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The role of poverty in explaining health variations in 7-year-old children from different family structures: findings from the UK Millennium Cohort Study
  1. Anna Pearce1,2,
  2. Hannah Lewis1,2,
  3. Catherine Law1,2
  1. 1Department of Health Policy Research Unit in the Health of Children, Young People and Families, UCL Institute of Child Health, London, UK
  2. 2The MRC Centre of Epidemiology for Child Health, UCL Institute of Child Health, London, UK
  1. Correspondence to Dr Anna Pearce, UCL Institute of Child Health, 30 Guilford Street, London WC1N 1EH, UK; anna.pearce{at}ucl.ac.uk

Abstract

Background Despite rises in reconstituted and lone-parent families, relatively little is known about how the health of children in different family types varies, and the extent to which any differences might be explained by poverty. The authors examined this using cross-sectional data on 13 681 seven-year-olds from the Millennium Cohort Study.

Methods The authors estimated RRs and 95% CIs for having poor physical (general health, long-standing illness, injury, overweight, asthma, fits) and mental health (using strengths and difficulties scores) according to family structure using Poisson regression. The authors adjusted for confounders (aRR) and then investigated the role of poverty as a mediator by entering a poverty score (based on income, receipt of benefits, subjective poverty and material deprivation) into the main model.

Results Children living in reconstituted and lone-parent families were at a slight increased risk of poor health compared with those living with two natural parents. Adjusting for poverty tended to remove the elevated risk of poor physical health in children living in lone-parent and reconstituted families. However, for the mental health outcomes, poverty tended to remove the elevated risk for lone parents but not for reconstituted families. For example, the aRR for borderline–abnormal total difficulties fell from 1.45 (1.22 to 1.72) to 1.34 (1.13 to 1.59) in children living in reconstituted families and from 1.29 (1.14 to 1.45) to 1.05 (0.92 to 1.19) in those living with lone parents.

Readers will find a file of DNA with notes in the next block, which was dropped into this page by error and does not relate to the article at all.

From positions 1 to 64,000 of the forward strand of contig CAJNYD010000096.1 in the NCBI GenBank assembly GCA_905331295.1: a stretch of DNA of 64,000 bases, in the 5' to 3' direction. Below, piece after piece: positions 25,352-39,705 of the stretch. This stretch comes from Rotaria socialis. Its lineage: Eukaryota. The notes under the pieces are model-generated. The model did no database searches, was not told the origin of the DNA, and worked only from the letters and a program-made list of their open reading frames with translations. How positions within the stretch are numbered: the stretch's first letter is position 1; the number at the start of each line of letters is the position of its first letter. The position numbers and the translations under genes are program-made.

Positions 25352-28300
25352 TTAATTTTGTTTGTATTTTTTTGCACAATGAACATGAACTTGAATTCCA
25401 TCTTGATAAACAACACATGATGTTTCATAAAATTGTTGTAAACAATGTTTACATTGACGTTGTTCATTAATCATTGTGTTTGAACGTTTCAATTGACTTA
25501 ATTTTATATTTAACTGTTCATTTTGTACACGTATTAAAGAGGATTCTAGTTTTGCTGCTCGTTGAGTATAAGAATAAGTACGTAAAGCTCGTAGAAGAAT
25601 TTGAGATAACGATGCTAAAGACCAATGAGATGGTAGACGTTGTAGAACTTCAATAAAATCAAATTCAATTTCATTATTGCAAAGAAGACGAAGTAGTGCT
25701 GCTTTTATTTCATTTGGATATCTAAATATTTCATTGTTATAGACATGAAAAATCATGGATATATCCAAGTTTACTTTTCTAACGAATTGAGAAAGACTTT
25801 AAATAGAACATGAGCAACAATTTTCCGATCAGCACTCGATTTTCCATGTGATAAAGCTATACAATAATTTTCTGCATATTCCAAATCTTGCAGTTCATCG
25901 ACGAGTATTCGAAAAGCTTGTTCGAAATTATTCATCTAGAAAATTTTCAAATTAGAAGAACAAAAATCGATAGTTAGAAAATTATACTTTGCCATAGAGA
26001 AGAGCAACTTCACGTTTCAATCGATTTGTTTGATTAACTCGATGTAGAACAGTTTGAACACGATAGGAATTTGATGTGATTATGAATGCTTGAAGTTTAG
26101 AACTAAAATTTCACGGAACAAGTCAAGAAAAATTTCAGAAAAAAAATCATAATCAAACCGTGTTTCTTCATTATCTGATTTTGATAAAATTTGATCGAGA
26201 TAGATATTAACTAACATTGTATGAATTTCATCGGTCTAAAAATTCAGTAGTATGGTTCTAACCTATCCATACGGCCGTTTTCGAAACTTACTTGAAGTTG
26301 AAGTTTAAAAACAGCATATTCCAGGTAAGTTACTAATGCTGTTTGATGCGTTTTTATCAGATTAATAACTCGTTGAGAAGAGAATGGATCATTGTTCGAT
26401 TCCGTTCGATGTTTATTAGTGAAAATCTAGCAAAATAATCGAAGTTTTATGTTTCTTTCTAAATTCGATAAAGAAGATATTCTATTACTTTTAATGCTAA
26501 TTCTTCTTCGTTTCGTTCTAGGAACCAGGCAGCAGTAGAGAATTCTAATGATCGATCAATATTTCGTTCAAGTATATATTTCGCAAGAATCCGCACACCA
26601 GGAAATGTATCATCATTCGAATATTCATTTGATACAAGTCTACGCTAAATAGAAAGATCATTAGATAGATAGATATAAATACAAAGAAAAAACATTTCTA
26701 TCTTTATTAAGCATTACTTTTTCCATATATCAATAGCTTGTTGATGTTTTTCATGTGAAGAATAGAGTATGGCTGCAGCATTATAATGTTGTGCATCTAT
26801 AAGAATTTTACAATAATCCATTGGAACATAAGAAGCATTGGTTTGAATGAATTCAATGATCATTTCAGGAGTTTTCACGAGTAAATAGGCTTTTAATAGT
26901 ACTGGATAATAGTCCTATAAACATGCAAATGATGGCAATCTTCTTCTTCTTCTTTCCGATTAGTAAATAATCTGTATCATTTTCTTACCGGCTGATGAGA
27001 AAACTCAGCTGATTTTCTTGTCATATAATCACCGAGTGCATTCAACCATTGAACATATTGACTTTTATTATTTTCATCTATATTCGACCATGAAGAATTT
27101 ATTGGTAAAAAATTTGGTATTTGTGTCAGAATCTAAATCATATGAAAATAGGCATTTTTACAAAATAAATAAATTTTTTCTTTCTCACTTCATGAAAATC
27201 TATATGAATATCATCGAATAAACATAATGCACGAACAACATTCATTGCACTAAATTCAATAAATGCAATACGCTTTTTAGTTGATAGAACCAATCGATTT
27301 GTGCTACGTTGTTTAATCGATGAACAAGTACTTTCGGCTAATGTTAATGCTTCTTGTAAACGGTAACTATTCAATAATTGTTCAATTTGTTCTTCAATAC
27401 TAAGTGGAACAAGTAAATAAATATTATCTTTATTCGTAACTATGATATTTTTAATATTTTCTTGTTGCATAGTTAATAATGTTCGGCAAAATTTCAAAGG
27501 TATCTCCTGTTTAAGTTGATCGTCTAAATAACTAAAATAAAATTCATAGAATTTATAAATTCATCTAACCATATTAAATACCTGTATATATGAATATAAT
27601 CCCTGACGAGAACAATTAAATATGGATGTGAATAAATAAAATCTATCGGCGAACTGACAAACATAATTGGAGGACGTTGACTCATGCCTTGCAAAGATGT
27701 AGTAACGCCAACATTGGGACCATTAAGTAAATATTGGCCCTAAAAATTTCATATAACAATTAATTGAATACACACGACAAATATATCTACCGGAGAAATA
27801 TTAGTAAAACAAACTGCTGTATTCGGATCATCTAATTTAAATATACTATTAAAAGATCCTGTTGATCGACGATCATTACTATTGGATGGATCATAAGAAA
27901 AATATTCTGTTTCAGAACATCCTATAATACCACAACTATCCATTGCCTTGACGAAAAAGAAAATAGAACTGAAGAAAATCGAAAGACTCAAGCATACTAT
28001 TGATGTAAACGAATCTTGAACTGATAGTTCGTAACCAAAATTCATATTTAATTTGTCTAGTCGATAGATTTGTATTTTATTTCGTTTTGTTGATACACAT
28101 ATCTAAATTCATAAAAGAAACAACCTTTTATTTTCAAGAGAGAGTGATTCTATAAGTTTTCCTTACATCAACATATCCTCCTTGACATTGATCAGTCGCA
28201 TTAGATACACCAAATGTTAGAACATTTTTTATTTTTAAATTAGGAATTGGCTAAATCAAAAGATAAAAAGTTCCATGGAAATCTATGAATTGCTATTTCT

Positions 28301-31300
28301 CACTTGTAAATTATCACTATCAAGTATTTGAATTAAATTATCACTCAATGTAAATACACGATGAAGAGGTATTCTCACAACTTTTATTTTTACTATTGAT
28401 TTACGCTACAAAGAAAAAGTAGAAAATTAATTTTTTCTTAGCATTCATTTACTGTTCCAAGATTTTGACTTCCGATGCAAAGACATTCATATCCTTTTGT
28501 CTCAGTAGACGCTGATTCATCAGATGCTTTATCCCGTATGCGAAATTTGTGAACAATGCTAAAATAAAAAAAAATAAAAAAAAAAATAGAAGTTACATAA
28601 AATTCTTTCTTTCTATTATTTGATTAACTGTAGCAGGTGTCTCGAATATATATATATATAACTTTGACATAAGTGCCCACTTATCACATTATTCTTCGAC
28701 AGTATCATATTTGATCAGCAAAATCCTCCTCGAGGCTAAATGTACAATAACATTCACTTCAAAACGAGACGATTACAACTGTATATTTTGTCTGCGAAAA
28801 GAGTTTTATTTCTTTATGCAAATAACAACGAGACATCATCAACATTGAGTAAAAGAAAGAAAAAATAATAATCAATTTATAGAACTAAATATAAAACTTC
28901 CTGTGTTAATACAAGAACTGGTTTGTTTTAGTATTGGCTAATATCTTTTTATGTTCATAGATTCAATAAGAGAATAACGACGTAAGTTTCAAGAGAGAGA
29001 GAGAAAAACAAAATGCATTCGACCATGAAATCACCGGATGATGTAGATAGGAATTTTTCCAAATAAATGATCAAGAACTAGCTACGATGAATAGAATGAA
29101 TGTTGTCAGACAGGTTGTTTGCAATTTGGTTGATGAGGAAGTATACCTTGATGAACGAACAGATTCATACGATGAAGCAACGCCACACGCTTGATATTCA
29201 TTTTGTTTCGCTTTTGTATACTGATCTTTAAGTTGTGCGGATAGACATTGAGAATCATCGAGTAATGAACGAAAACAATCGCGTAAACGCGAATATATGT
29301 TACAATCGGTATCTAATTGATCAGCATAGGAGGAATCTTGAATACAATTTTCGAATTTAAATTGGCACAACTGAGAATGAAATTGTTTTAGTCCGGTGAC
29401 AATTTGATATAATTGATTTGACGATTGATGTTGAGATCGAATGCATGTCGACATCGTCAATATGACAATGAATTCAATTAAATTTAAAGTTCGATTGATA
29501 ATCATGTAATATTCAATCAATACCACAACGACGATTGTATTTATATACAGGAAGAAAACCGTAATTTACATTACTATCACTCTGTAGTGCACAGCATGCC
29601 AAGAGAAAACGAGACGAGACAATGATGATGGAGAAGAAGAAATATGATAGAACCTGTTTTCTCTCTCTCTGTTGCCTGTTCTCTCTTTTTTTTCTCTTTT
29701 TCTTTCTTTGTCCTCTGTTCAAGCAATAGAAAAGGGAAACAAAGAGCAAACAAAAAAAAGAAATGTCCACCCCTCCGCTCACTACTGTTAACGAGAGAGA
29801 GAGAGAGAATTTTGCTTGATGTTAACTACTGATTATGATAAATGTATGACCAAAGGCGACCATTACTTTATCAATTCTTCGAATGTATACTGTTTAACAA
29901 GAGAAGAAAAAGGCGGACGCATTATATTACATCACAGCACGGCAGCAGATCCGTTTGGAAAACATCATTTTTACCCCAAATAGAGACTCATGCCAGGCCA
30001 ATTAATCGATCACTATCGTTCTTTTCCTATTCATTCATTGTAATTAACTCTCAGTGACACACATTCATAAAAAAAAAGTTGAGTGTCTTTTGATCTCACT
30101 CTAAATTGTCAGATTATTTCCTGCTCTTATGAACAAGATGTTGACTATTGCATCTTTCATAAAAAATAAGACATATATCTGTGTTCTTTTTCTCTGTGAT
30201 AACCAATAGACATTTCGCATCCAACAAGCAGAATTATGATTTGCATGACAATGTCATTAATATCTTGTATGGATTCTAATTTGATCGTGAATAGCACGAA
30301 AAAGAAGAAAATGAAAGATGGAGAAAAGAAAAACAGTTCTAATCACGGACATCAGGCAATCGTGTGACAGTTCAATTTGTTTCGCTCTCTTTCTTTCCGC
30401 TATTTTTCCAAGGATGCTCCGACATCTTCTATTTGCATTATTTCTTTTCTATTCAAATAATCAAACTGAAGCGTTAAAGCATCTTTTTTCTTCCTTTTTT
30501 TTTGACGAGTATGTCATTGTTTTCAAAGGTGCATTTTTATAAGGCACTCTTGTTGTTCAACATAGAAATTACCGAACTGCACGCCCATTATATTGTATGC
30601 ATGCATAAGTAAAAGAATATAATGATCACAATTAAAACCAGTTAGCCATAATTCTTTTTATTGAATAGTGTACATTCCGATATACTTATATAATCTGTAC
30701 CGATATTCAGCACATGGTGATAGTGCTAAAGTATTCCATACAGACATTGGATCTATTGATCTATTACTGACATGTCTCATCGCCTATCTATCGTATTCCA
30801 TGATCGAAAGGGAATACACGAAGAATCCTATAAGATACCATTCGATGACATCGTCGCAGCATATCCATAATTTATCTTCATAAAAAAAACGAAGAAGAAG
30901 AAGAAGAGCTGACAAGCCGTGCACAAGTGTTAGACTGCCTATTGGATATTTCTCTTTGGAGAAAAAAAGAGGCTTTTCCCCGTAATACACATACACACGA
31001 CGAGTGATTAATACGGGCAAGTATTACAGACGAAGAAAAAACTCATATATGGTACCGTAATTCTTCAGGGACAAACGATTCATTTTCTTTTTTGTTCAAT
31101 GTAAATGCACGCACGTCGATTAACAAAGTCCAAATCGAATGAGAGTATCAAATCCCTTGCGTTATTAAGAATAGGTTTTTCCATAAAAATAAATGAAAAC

Conclusions Poor physical and mental health was slightly more prevalent in children living in lone-parent or reconstituted families. Poverty reduction may help to reduce these differences, especially for children living with lone parents; however, alternative mechanisms should be also explored, particularly for children living in reconstituted families.

  • Child health
  • inequalities
  • poverty
  • policy

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Footnotes

  • Funding This work was supported by the Policy Research Unit in the Health of Children, Young People and Families (funding reference 10090001), which is funded by the Department of Health Policy Research Programme. This is an independent report commissioned and funded by the Department of Health. The views expressed are not necessarily those of the Department. The Centre for Paediatric Epidemiology and Biostatistics was supported in part by the Medical Research Council in its capacity as the MRC Centre of Epidemiology for Child Health. Research at the UCL Institute of Child Health and Great Ormond Street Hospital for Children receives a proportion of the funding from the Department of Health's National Institute for Health Research Biomedical Research Centres funding scheme. The Millennium Cohort Study is funded by grants to former and current directors of the study from the Economic and Social Research Council (Professor Health Joshi and Professor Lucinda Platt) and a consortium of government funders. The study sponsors played no part in the design, data analysis and interpretation of this study; the writing of the manuscript or the decision to submit the paper for publication, and the authors' work was independent of their funders.

  • Competing interests None.

  • Provenance and peer review Not commissioned; externally peer reviewed.

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